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Document Type:Latin Dissertation
Language of Document:English
Record Number:52506
Doc. No:TL22460
Call number:‭3181968‬
Main Entry:Patricia Millikin Lynch
Title & Author:Beloved strangers: A collaborative exploration of language and culturePatricia Millikin Lynch
College:University of South Carolina
Date:2005
Degree:Ph.D.
student score:2005
Page No:355
Abstract:As a result of the economic, social, and political climate in Somalia, many Somali Bantu were prevented from learning to read and write their own language. This study explored the experiences of one Somali Bantu refugee family as they learned to negotiate the language and culture of the United States, and described my evolving role as I assisted in literacy learning while attempting to learn their language and culture myself. This study employed an ethnographic design to explore the ways in which family members appropriated the resources at their disposal to learn English, and to document their growth as speakers, writers, and readers. I acted as a home/school liaison, spending four days a week in the family's home after school to assist with homework and to provide authentic experiences designed to engage family members in learning language, learning about language, and learning through language. In the process, I explored the ways in which different instructional materials and strategies supported or constrained the family's literacy learning. I submit that culture, language, context, relationships, and the purposes and intentions for learning all contribute to the creation of Vygotsky's (1978) Zone of Proximal Development (ZPD), but that the degree to which they influence a learning event resides within the learner. Engagement in learning is the result of both conscious and unconscious syncretism of these influences and the resources they contain. These influences are dynamic rather than static, and I suggest that over time, patterns of influence emerge that reveal a portrait of the learner and the types of interactions that create for him or her truly educative experiences (Dewey, 1938). I discovered that each family member took different kinds of risks in their engagement with language, and that timing was critical to their growth and development as speakers, writers, and readers of English. In the process, I also discovered that I was the best teacher when I became the most vulnerable learner.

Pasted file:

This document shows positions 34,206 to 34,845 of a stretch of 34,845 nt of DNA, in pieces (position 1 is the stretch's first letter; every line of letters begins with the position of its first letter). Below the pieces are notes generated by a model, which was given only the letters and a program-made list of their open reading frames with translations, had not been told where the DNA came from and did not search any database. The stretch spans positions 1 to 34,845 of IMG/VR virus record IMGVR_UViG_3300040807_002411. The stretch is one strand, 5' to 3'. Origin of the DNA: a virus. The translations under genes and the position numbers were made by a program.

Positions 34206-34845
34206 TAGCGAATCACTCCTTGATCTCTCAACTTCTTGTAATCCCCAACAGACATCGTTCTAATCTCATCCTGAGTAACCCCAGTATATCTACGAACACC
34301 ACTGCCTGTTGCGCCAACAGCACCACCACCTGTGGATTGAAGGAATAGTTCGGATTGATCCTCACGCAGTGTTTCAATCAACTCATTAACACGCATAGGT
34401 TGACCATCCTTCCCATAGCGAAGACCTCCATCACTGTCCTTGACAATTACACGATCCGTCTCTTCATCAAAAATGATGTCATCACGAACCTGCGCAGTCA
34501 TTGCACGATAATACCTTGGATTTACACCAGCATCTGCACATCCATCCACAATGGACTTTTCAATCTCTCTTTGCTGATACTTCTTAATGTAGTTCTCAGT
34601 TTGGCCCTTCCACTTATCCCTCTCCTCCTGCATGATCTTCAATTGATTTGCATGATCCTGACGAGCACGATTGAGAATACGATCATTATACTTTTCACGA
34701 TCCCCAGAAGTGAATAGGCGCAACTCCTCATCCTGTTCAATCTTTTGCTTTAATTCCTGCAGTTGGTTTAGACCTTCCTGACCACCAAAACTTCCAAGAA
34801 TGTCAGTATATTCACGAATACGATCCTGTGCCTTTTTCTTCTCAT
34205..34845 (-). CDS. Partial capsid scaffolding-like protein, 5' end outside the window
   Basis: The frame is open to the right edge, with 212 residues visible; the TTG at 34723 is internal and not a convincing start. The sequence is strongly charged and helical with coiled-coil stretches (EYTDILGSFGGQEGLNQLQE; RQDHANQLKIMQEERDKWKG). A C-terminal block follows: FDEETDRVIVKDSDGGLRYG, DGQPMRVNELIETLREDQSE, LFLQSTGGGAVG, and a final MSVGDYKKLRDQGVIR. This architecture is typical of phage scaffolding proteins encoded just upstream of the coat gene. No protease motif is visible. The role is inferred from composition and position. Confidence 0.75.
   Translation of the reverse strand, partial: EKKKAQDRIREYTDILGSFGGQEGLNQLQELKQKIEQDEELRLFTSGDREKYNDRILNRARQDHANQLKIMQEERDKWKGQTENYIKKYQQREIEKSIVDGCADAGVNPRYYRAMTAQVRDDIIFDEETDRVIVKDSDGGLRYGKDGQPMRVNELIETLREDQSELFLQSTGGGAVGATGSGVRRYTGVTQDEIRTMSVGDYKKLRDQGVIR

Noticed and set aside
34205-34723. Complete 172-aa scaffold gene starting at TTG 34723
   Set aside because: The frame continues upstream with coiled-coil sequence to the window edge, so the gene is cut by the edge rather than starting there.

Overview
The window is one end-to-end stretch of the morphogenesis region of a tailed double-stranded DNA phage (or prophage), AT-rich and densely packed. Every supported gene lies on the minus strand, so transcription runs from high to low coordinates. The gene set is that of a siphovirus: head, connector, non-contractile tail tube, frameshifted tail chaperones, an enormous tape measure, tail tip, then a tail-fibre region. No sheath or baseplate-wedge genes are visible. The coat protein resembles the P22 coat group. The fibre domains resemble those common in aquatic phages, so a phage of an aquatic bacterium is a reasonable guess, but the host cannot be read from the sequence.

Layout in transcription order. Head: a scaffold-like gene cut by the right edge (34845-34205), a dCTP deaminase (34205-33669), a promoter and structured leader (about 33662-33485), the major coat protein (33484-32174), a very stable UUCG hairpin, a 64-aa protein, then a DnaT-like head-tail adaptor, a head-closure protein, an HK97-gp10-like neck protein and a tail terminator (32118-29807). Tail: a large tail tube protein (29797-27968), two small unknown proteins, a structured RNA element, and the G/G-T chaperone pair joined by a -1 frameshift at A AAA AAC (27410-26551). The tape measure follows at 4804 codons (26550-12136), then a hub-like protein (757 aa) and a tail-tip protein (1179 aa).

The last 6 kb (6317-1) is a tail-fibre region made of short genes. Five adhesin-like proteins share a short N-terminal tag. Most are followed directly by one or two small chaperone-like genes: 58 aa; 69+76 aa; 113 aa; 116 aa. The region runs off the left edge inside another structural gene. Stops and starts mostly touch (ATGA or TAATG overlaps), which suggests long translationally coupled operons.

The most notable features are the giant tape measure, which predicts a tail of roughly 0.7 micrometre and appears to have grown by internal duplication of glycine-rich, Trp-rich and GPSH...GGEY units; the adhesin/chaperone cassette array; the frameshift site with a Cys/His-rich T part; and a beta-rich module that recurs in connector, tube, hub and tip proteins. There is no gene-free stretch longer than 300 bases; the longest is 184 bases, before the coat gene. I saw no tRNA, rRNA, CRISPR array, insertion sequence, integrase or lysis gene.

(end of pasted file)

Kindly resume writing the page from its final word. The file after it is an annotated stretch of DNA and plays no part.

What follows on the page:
Subject:Education; Culture; Literacy learning; Second language; Bilingual education; Multicultural education; Language arts; Elementary education; 0282:Multicultural education; 0279:Language arts; 0524:Elementary education; 0282:Bilingual education
Added Entry:H. Mills
Added Entry:University of South Carolina